The emperor’s economical new clothes

 Economics may flaunt statistics, mathematical methodology and make claims to predict the future scientifically, but it conspicuously lacks the kind of reality check on its theories present in real science. Writing in International Journal of Pluralism and Economics Education, Jeffrey Turk, of the Slovenian Academy of Sciences and Arts in Brussels, demonstrates this truism but concedes that the nature of the social world precludes the use of a true scientific approach to economics.

Economics has become increasingly sophisticated in its use of mathematics and computer models of the behaviour of stock markets, commodities and futures. Unfortunately, this sophistication hides a simple truth that does not afflict the world of particle physics, for instance. Put simply, economic theories simply do not live up to their grandeur because they are measuring complex, emergent behaviour at the human, societal and international level, rather than making repeatable observations about reality to support a hypotheses and testing again to build a coherent theory based on evidence. Compare the testable reality of the theory of gravity with the dubious notion of tracking a stock market. The only thing they have in common is that will both inevitably lead to a fall.

Of course, economics has its value, but it offers no valid predictions about the world other than to reveal time and again that where money is concerned it is wholly unpredictable.

Turk, whose background is in particle physics, specialises in realist research methods in the social sciences with a focus on European policy studies. Given the current state of the European economy, perhaps insight from a former CERN scientist is precisely what is now needed to untangle the Euro zone members from the financial crisis. He points out that acquiring Nobel status and borrowing scientific metaphor and the formalism of physical theory do not venerate economics as a real science. Analysis financial data and determining statistical significance is not equivalent to the ceaseless reality checks present in science.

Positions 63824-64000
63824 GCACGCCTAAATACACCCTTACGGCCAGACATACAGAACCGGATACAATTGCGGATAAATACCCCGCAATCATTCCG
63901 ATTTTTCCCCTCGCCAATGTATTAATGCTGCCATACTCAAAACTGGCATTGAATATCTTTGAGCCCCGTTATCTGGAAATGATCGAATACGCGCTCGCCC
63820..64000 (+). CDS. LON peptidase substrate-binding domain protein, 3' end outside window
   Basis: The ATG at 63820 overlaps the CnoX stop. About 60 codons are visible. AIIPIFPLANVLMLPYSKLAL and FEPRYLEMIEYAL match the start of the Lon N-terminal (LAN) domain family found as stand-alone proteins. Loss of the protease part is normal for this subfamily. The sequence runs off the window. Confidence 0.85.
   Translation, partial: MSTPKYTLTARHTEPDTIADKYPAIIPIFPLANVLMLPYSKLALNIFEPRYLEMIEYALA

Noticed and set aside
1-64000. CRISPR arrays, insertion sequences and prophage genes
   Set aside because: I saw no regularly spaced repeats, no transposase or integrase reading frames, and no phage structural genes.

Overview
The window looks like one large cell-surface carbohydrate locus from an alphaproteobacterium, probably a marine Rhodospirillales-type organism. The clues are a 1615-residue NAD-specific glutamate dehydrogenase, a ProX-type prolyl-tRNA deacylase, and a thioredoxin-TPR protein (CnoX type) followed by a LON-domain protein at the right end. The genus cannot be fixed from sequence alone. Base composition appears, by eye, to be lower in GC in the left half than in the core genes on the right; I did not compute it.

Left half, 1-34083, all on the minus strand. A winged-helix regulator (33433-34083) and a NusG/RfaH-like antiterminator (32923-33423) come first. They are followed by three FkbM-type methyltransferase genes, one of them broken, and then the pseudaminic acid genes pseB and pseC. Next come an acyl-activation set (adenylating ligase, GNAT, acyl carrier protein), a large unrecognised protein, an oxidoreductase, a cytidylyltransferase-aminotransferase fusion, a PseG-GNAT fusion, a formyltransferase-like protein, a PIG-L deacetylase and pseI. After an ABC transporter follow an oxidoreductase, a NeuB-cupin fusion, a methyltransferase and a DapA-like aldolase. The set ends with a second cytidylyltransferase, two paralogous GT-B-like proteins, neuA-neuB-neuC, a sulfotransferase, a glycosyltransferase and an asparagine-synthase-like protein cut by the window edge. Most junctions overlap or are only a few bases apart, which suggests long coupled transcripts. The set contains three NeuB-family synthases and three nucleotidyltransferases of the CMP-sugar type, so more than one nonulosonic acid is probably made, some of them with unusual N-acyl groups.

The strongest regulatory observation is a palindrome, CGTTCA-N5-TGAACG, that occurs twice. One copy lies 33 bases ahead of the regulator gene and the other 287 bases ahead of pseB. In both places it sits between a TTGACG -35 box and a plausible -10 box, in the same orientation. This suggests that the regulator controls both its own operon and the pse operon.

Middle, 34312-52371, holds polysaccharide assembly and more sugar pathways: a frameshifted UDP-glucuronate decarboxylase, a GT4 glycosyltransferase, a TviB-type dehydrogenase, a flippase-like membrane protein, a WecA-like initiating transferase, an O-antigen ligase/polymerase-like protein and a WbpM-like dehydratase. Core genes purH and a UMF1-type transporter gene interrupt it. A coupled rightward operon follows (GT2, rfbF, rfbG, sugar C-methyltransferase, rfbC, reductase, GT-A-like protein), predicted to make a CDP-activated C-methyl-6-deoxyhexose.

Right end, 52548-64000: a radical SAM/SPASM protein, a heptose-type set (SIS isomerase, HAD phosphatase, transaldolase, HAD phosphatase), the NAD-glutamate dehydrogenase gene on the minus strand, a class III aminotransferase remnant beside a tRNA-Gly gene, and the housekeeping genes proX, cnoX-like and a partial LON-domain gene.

Fundamentally, economics is an artificial construct to make us feel better about greed and to placate the poverty-stricken when the next crash comes. In the sense of realist measurement, economics, and money, do not exist, they are real only in the social sense. Important yet, but measuring things that are not real cannot claim to be science. Next week, The Emperor’s New String Theory

Research Blogging IconJeffrey David Turk (2011). Science is measurement: muons, money and the Nobel Prize Int. J. Pluralism and Economics Education, 2 (3), 291-305

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2 thoughts on “The emperor’s economical new clothes”

  1. I don’t claim to know much about economics. I’m just a nutrition nerd. But it seems like the steep decline in the public health over the past three decades is at least partly responsible for a lot of the economic uncertainty of the present.

    The world health organization acknowledges that the burden of noncommunicable diseases is increasing in every country in the world and hampers economic development accordingly. This means financial resources, that could have been used for infrastructure improvement, economic development, research, and education, are required to meet heightened demand for medical services(1).

    The trend could be reversed, but that’s not likely to happen until the world’s leading health experts realize that 1) it was a mistake to ever suppose that saturated fats clog arteries(2) and 2) excessive omega-6 consumption is a major factor in the current global epidemic of obesity, diabetes, noncommunicable disease, and depression(3).


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